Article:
Wednesday, February 14, 2007

Owner of a Lonely Heart

Owner of a lonely heart
Owner of a lonely heart
Much better than - a
Owner of a broken heart
Owner of a lonely heart

Last night my daughter came into my room asking, "Can I speak with you for a little bit?" Now you have to understand that it was late - way past her bedtime, Mr. Right was already conked out and she had a hint of seriousness about her. I assured her that of course she could talk with me and invited her up into bed.

She sat near me, with tears verging on the edges of her eyes, and she said, "I want to move out of this neighborhood. I don't have any friends around here and people at school won't like you unless you wear expensive stuff or have lots of things." And here the dam of tears broke.

What do you say to a sweet girl who is kind, fun, and amiable, but yet who feels lonely and rejected by those to whom she has reached a friendly hand? Why has she not found a bosom friend to share intimate thoughts, to laugh at the silliness of life, to sound out ideas? Why can others her age not see clearly her value and worth as we who know her do? I believe that my heart as a mother broke at that very fall of tears.

I held her close, wiped away tears and said the only words that would be truthful for me to utter in her moment of need. "I don't know why this all is happening, love. I do know that you're incredibly special and likable." She and I discussed in further details her feelings of loneliness and rejection, her sadness and anger, her frustrations to find a friend who lives close to her so that she could see her (him?) often.

We are preparing to put our house on the market come spring. The "I want to move to a different neighborhood" really wasn't coming from left field. So I said, "I know this won't make everything better at this moment, but can we talk to God about how you're feeling and what you would like to see happen in the future? We can give it to him to fix for us. Let's ask him to move us to a house where there will be a good friend for you and another good friend your brother. Let's ask for friends who will be great for you in friendship and in making great choices in life, someone who loves God like you love God and has the same views about things and people." She nodded and closed her eyes and let me share with God all that I knew her to be feeling. She still sniffled through the prayer, hurting again to hear about her loneliness and feelings of despair, but she seemed to calm a bit when we prayed specifically about her new friend to be.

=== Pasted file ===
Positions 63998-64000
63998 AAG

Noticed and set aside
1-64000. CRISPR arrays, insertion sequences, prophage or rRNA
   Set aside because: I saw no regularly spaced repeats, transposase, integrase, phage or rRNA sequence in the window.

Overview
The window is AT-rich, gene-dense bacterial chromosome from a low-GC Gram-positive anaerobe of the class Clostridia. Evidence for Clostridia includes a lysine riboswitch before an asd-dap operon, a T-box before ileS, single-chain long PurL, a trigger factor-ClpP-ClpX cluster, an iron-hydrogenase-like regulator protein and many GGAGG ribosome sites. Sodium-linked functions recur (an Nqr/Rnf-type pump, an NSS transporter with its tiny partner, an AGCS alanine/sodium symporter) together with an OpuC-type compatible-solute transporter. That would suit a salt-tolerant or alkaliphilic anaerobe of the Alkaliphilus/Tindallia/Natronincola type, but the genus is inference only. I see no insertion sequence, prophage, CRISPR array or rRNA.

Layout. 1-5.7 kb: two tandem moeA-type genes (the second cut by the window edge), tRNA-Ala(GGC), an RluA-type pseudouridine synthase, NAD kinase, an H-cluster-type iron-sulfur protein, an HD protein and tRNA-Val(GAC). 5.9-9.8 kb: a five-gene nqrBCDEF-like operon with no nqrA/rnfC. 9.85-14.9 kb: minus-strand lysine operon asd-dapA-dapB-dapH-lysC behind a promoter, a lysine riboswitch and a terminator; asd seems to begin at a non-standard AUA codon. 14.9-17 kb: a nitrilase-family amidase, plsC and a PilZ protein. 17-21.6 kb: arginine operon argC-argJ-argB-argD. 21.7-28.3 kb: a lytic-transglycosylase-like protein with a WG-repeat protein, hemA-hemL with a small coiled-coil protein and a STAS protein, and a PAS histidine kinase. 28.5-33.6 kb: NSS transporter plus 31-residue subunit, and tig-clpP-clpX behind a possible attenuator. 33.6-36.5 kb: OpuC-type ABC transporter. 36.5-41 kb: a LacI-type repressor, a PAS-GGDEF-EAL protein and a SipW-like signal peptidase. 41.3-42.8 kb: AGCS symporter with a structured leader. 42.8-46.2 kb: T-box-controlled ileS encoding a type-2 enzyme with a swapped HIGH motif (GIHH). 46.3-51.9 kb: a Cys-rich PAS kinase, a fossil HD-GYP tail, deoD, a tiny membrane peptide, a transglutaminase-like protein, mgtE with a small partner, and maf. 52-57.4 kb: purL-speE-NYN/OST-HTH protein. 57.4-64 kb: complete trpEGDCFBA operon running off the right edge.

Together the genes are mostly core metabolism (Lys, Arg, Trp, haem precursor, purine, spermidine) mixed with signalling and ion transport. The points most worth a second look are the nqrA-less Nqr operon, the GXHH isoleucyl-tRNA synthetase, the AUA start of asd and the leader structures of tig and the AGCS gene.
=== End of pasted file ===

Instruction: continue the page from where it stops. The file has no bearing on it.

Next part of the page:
When the prayer had finished, tears kept falling silently. She wanted to let go of these painful feelings, but she didn't know how to remove her mind from it. I suggested going to her bed so that I could tuck her in again. When I put her in, she asked that I snuggle with her a little while. While we snuggled, I suggested good thoughts to keep the sorrow at bay. I asked her to think about Grandma, her friend Bailey (in another state) and Grandma's garden where she loves to help Grandma take care of all the vegetables. She was asleep in minutes.

I realized that I was completely wrong before when I said to my daughter that praying about the situation wouldn't help immediately. God's comfort was at work before I even finished the last word of the prayer. And, in my opinion, it couldn't come a moment too soon.

May I ask also for your prayers for my lonely girl and for her mother who has a broken heart for her? That's always the best answer to any problem.

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